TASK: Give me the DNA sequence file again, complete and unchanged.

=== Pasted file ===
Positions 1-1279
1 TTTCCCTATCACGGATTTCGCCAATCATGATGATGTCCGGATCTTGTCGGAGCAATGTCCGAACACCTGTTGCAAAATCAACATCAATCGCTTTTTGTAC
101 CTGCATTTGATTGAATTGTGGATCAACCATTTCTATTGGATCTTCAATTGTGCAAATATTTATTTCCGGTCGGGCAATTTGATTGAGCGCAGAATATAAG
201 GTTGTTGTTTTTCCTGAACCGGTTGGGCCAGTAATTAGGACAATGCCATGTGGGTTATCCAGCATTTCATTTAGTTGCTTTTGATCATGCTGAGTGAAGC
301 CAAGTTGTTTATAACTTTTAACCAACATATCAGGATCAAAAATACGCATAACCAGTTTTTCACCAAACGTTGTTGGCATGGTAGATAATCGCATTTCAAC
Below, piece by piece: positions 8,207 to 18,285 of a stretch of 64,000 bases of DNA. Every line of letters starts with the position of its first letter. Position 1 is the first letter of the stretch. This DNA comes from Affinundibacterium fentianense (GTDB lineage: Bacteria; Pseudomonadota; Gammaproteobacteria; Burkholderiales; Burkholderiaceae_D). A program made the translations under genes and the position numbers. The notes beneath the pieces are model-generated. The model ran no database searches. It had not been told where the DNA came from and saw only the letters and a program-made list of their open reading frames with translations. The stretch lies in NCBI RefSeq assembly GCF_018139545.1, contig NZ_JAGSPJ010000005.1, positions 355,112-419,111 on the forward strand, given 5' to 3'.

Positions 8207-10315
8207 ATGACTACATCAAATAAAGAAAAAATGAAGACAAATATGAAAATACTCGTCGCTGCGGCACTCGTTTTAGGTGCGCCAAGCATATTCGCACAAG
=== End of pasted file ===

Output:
Positions 1-1279
1 TTTCCCTATCACGGATTTCGCCAATCATGATGATGTCCGGATCTTGTCGGAGCAATGTCCGAACACCTGTTGCAAAATCAACATCAATCGCTTTTTGTAC
101 CTGCATTTGATTGAATTGTGGATCAACCATTTCTATTGGATCTTCAATTGTGCAAATATTTATTTCCGGTCGGGCAATTTGATTGAGCGCAGAATATAAG
201 GTTGTTGTTTTTCCTGAACCGGTTGGGCCAGTAATTAGGACAATGCCATGTGGGTTATCCAGCATTTCATTTAGTTGCTTTTGATCATGCTGAGTGAAGC
301 CAAGTTGTTTATAACTTTTAACCAACATATCAGGATCAAAAATACGCATAACCAGTTTTTCACCAAACGTTGTTGGCATGGTAGATAATCGCATTTCAAC
Below, piece by piece: positions 8,207 to 18,285 of a stretch of 64,000 bases of DNA. Every line of letters starts with the position of its first letter. Position 1 is the first letter of the stretch. This DNA comes from Affinundibacterium fentianense (GTDB lineage: Bacteria; Pseudomonadota; Gammaproteobacteria; Burkholderiales; Burkholderiaceae_D). A program made the translations under genes and the position numbers. The notes beneath the pieces are model-generated. The model ran no database searches. It had not been told where the DNA came from and saw only the letters and a program-made list of their open reading frames with translations. The stretch lies in NCBI RefSeq assembly GCF_018139545.1, contig NZ_JAGSPJ010000005.1, positions 355,112-419,111 on the forward strand, given 5' to 3'.

Positions 8207-10315
8207 ATGACTACATCAAATAAAGAAAAAATGAAGACAAATATGAAAATACTCGTCGCTGCGGCACTCGTTTTAGGTGCGCCAAGCATATTCGCACAAG